Click here for the full list of NGS 2016 free Genealogy Gems booth classes, being taught on-site by Lisa Louise Cooke and Diahan Southard from Genealogy Gems and their partners from Family Tree Magazine. More streaming sessions may be added. Be sure to like and follow the Genealogy Gems Facebook page for last-minute additions!
FREE: Watch Classes that Streamed Live from RootsTech 2016
How to Use Your Mobile Device for Genealogy
Powerful Google for Genealogy Search Strategies
Enjoy millions of new records from the ‘Genealogy Giants’ websites this week: Ancestry, FamilySearch, Findmypast, and MyHeritage! New collections are now available for England, Ireland, the Netherlands, and Denmark. Also new are two collections of WWII Holocaust records.
England Records at Findmypast & Ancestry
A massive amount of new records at the ‘Genealogy Giants’ websites were published this week. First up are millions of new English records collections. We’ll start with Findmypast’s new databases:
- Lay Subsidies 1524-1645: early taxation records from the Tudor and Jacobean periods.
- Court Cases 1391-1835: The records contain cases from four courts and will give you the necessary references for accessing the original records in The National Archives.
- Wills & Probate Index, 1470-1856: The area covered includes the old county of Surrey in the southeast of England, which contains parts of South London.
British Army Records
- Commonwealth War Graves Commission Debt Of Honour: Transcripts will reveal when your ancestor died, their rank, regiment service number, and age at death.
- British Armed Forces, Roman Catholic Registers: The registers comprise records for the British Army, Royal Air Force, and Royal Navy stationed at home and abroad between 1836 and 1975. You can also browse the original registers for this collection.
- British Army Lists 1839-1946: Includes details such as birth date, rank, and unit. You may also browse by year and title.
- East Surrey Regiment 1899-1919: Spanning the Boer War and the First World War, this index may reveal rank, regiment, and battalion, as well as whether your ancestor was wounded or received a medal.
- Railwaymen Died in The Great War: This index of records comes from the National Railway Museum website and may contain details of your ancestor’s pre-war career, military service, and death.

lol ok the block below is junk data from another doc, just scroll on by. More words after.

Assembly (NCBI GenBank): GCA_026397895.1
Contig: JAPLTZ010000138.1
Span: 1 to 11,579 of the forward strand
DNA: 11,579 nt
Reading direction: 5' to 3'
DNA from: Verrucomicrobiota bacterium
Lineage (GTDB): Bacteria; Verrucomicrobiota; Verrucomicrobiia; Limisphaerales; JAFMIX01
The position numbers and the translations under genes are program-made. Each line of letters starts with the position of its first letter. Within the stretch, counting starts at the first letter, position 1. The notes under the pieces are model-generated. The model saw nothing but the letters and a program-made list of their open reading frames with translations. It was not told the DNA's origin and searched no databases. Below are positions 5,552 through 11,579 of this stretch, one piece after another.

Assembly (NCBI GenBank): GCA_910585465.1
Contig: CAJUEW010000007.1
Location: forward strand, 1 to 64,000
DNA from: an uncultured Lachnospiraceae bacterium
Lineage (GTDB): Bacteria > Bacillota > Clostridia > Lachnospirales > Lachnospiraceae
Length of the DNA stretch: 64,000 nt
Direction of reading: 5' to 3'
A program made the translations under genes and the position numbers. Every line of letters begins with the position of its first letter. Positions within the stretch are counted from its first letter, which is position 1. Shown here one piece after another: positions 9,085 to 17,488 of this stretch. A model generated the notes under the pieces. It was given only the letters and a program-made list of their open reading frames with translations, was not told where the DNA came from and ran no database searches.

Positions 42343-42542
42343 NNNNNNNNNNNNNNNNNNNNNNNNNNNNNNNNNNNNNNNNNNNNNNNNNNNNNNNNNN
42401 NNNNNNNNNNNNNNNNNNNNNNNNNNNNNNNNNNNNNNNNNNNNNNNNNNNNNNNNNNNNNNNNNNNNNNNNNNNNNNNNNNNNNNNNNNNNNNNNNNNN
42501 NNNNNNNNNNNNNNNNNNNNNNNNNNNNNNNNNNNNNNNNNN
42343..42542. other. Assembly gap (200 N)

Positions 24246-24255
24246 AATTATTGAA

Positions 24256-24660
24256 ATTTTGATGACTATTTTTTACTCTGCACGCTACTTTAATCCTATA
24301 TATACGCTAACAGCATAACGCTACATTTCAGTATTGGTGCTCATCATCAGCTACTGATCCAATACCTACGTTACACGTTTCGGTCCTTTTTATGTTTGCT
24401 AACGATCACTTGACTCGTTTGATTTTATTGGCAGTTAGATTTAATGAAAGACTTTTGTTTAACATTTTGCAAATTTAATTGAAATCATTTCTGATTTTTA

Next, we head to Ancestry for even more new English record collections.
Lastly, FamilySearch has a new collection of Essex Parish Registers, 1538-1997. This collection contains christening, marriage, and burial entries.
Ireland – Findmypast
New at Findmypast for Ireland are British Army, Irish Regimental Enlistment Registers 1877-1924. This collection has enlistment registers from five Irish regiments serving in the British Army. The regiments included in these records are Connaught Rangers, Leinster Regiment, Royal Dunlin Fusiliers, Royal Irish Regiment, and Royal Munster Fusiliers.
A new Irish newspaper title has also been added at Findmypast: the Carrickfergus Advertiser 1884 – 1919. The collection currently contains over 1,300 issues and will be updated further in the future.
Netherlands Public Records at FamilySearch
New at FamilySearch: Netherlands Archival Indexes, Public Records. This collection contains nearly 3 million records that cover events like population registration, emigration and immigration, military enrollment and more.
Denmark – 1930 Census Free at FamilySearch
The Denmark Census, 1930 is now available for free at FamilySearch! “Commonly indexed fields include principle name, locality data, gender, marital status, and relationship to head of household.” The images and index were provided in partnership with MyHeritage.
World War II Holocaust Records and MyHeritage and Ancestry
New at MyHeritage are Auschwitz Death Certificates, 1941-1943. Information listed includes name, birth date, death date, birthplace, residence, and religion. The information originates from the Auschwitz Sterbebücher (Death Books).
Ancestry also has a new collection of Romania select Holocaust Records 1940-1945 (USHMM). This collection is primarily in Romanian, but may also be in Hungarian. It was indexed by World Memory Project contributors from the digitized holdings of the United States Holocaust Memorial Museum.
Get the most out of the top genealogy records websites
“Which genealogy records membership website should I use?” It’s one of the most-asked questions in genealogy. There are so many features on each site–and an apples-to-apples comparison is laden with challenges. But Genealogy Gems Contributing Editor Sunny Morton has the answers for you in the jammed-packed Genealogy Giants cheat sheet. Use it to quickly and easily compare all of the most important features of the four biggest international genealogy records membership websites: Ancestry.com, FamilySearch.org, Findmypast.com, and MyHeritage.com. Then consult it every time your research budget, needs or goals change. Tables, bulleted lists, and graphics make this guide as easy to use as it is informative. Click here to learn more and grab your copy.
Disclosure: This article contains affiliate links and Genealogy Gems will be compensated if you make a purchase after clicking on these links (at no additional cost to you). Thank you for supporting the free Genealogy Gems podcast and blog!